Talk:Fairness and Accuracy in Reporting

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FAIR=left leaning[edit]

FAIR is a left leaning organization. Attempting to purge this detail is a significant violation of NPOV. (talk) 19:43, 3 June 2008 (UTC) That's my comment. The browser I was using didn't have me logged in. Trilemma (talk) 19:45, 3 June 2008 (UTC)

See the above discussion, especially the comments by Hal Raglan and Bigtimepeace. Gamaliel (talk) 19:58, 3 June 2008 (UTC)
The notion that we are somehow tied to describe an organization based on how it describes itself is absurd and not in keeping with generally practiced editing. Several third party links establish that FAIR is left-leaning; if you use the term 'left-leaning' you can be accurate without getting into the semantics of liberal vs progressive, while reflecting the documented descriptions of the site. If you do not show FAIR's bias, then you are violating NPOV. Newsbusters is just as valid as FAIR, and it has a description of its leaning in its lead. Trilemma (talk) 20:18, 3 June 2008 (UTC)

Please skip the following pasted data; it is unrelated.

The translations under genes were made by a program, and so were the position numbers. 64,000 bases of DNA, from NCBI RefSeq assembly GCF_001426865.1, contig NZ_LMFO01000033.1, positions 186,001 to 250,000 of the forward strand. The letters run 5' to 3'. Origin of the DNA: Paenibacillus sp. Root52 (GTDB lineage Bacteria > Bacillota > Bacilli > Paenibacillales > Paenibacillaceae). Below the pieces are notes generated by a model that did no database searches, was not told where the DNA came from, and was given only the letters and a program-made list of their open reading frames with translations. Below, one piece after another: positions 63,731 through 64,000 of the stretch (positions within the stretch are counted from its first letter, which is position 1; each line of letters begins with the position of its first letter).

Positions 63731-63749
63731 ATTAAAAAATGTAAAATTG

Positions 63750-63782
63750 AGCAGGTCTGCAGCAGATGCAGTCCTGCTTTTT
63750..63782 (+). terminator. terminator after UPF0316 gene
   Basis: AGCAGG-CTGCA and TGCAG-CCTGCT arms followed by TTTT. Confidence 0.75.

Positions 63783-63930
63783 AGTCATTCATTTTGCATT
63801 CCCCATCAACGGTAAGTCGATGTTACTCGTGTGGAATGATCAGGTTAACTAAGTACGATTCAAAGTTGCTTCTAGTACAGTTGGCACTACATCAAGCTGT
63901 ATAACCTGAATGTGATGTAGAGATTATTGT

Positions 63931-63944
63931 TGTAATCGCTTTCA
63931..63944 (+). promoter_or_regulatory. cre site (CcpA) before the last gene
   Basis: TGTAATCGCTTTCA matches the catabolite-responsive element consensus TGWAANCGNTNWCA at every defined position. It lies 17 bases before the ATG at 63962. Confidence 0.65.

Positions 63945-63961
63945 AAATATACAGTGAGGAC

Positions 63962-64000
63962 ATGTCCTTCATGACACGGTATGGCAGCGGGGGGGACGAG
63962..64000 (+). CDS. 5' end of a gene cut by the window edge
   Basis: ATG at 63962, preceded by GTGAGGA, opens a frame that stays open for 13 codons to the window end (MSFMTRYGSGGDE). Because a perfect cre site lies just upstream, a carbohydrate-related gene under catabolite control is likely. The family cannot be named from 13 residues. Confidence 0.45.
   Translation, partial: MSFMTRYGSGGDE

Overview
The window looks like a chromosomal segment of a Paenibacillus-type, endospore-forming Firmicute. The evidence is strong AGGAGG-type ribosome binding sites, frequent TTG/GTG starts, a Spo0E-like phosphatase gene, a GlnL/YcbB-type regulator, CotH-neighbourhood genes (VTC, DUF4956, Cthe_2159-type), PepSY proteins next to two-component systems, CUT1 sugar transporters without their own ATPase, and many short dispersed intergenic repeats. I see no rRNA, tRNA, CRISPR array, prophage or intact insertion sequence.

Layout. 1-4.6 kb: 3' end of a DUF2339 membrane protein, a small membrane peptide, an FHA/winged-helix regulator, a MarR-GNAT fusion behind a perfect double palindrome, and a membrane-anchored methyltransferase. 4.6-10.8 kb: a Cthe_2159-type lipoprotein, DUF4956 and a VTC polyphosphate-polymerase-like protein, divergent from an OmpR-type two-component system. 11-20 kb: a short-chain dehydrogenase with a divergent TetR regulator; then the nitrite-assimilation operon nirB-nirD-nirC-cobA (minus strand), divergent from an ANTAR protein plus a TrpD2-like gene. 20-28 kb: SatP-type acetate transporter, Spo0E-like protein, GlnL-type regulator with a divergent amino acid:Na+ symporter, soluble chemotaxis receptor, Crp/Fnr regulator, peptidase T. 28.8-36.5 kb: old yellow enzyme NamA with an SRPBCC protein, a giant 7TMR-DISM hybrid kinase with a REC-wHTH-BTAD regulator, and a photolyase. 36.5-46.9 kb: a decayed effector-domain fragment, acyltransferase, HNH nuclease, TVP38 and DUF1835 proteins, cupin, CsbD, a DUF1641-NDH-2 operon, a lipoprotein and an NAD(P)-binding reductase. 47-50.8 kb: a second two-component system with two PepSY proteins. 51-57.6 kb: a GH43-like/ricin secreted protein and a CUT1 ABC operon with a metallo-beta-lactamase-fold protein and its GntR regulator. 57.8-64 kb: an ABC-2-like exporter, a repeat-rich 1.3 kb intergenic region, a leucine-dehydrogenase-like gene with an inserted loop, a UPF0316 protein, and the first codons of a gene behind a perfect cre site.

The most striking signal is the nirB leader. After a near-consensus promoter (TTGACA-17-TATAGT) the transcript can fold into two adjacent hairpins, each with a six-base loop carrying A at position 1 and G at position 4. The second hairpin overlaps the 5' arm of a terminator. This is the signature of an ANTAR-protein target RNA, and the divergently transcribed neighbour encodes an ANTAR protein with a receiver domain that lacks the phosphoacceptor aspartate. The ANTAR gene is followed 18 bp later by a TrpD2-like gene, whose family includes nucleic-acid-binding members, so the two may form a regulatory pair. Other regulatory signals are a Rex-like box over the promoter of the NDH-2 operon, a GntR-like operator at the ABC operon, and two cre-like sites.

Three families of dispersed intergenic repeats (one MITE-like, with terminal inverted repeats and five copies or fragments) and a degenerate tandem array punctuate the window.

When you say "newsbusters", if you are referring to the article on Media Research Center, it does identify them as "conservative" in the lead, but it is sourced to the organization's own description of itself. This is what we advocate doing here, quoting FAIR's self-description as "progressive". With that description in place, there is no need for additional qualifiers which may be contested by FAIR and may or may not be accurate. Gamaliel (talk) 20:58, 3 June 2008 (UTC)
Once again though, the issue is with relying upon self-description. Observe the Institute for Historical Review page. Under the standard you're laying forth, we would be obligated to take at face value their description and publish it without regard to classification by third party sources. But we don't, because self-classification means only so much. Trilemma (talk) 21:07, 3 June 2008 (UTC)